Severity of problems such as hot ﬂashes, night sweats, vaginal dryness, and sleep problems increases during the late menopausal transition stage and postmenopause. There are not enough follow-up data to know how long problems persist during the postmenopause.
End of excerpt
21. N. Woods and E. Mitchell, "Symptoms during the Perimenopause: Prevalence, Severity, Trajectory, and Significance in Women's Lives" (submitted). [back to text]
Excerpted from Chapter 3: What's Happening to Our Bodies in Our Bodies, Ourselves: Menopause © 2006 Boston Women's Health Book Collective
22. L. Dennerstein, E. Dudley, J. Hopper, J. Guthrie, and H. Burger, "A Prospective Population-Bases Study of Menopausal Symptoms," Obstetrics and Gynecology 96 (2000):351-58. [back to text]
23. E. B. Gold, B. Sternfeld, et al., "Relation of Demographic and Lifestyle Factors to Symptoms in a Multi-Racial/Ethnic Population of Women 40-55 Years of Age," American Journal of Epidemiology 152, no. 5 (2000):463-73. [back to text]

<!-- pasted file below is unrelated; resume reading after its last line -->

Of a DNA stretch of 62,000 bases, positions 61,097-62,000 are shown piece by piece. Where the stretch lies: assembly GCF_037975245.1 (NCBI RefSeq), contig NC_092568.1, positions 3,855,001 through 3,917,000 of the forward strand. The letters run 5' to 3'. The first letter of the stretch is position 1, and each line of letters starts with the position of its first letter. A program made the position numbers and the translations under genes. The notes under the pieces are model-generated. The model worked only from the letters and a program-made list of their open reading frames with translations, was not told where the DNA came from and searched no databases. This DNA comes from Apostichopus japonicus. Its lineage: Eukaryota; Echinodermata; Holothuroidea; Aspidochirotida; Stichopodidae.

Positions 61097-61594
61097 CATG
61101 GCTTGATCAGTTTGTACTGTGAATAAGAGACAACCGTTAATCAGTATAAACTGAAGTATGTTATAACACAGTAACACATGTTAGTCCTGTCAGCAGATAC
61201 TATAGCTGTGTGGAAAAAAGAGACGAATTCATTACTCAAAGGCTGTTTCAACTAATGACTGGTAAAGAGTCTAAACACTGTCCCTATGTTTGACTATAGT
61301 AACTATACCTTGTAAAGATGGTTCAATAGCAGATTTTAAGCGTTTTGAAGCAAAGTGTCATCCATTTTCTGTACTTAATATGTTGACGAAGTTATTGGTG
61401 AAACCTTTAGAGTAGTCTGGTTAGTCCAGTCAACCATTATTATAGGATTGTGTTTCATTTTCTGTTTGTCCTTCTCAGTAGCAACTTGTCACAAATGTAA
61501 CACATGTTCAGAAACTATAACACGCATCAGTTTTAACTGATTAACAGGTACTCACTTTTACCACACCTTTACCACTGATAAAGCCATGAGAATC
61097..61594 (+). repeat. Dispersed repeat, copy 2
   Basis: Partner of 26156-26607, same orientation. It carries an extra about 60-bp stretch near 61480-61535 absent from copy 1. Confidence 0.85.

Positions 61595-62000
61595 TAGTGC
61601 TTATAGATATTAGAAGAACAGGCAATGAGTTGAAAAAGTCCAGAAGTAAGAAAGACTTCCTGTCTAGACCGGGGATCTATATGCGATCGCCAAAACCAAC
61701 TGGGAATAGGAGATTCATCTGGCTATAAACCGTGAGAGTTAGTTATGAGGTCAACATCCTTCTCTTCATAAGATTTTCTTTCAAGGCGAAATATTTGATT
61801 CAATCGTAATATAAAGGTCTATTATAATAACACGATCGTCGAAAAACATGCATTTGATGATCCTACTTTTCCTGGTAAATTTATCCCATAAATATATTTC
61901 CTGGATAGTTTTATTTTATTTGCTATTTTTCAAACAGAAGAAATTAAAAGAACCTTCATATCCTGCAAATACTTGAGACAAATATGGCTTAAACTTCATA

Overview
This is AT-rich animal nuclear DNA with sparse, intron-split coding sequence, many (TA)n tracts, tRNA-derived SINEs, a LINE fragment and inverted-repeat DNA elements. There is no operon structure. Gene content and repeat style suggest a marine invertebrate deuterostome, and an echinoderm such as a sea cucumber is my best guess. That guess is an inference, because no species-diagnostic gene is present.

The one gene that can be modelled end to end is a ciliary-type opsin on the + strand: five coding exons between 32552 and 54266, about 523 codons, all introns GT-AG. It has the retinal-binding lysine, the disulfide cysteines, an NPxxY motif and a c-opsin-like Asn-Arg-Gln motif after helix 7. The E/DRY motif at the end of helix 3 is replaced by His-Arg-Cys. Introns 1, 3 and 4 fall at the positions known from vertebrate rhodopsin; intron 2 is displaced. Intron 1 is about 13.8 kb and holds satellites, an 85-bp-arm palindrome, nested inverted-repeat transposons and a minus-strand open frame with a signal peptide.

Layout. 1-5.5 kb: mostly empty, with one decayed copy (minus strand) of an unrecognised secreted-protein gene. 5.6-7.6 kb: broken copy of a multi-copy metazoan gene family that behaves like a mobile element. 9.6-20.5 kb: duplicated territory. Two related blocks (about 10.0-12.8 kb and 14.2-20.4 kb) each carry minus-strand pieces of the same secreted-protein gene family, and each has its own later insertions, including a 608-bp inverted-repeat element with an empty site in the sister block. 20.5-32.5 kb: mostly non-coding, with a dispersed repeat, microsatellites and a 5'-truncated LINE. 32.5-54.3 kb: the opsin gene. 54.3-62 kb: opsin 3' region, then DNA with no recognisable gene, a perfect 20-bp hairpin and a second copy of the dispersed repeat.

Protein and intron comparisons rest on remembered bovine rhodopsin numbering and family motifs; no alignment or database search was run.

24. E. W. Freeman, J. A. Grisso, J. Berlin, et al., "Symptom Reports from a Cohort of African American and White Women in the Late Reproductive Years," Menopause 8, no. 1 (2001):33-42. [back to text]
25. Dennerstein et al., " A Prospective Population-Based Study." [back to text]
26. Gold et al. [back to text]
27. Dennerstein et al., "A Prospective Population-Based Study." [back to text]
28. Dennerstein et al., "Hormones, Mood"; N. Santoro, J. Torren, S. Crawford, J. Allsworth, J. Finkelstein, E. Gold, S. Korenman, W. Lasley, J. Luborsky, D. McConnell, M.J. Sowers, and G. Weiss, "Correlates of Circulating Androgens in Mid-Life Women: the Study of Women's Health Across the Nation (SWAN)," Journal of Clinical Epidemiology and Metabolism 90, no. 8 (2005):4836-45; Davis et al. [back to text]
29. L. Dennerstein, J.R. Guthrie, M. Clark, et al., "A Population-Based Study of Depressed Mood in Middle-Aged, Australian-Born Women," Menopause 11, no. 5 (2004):563-8. [back to text]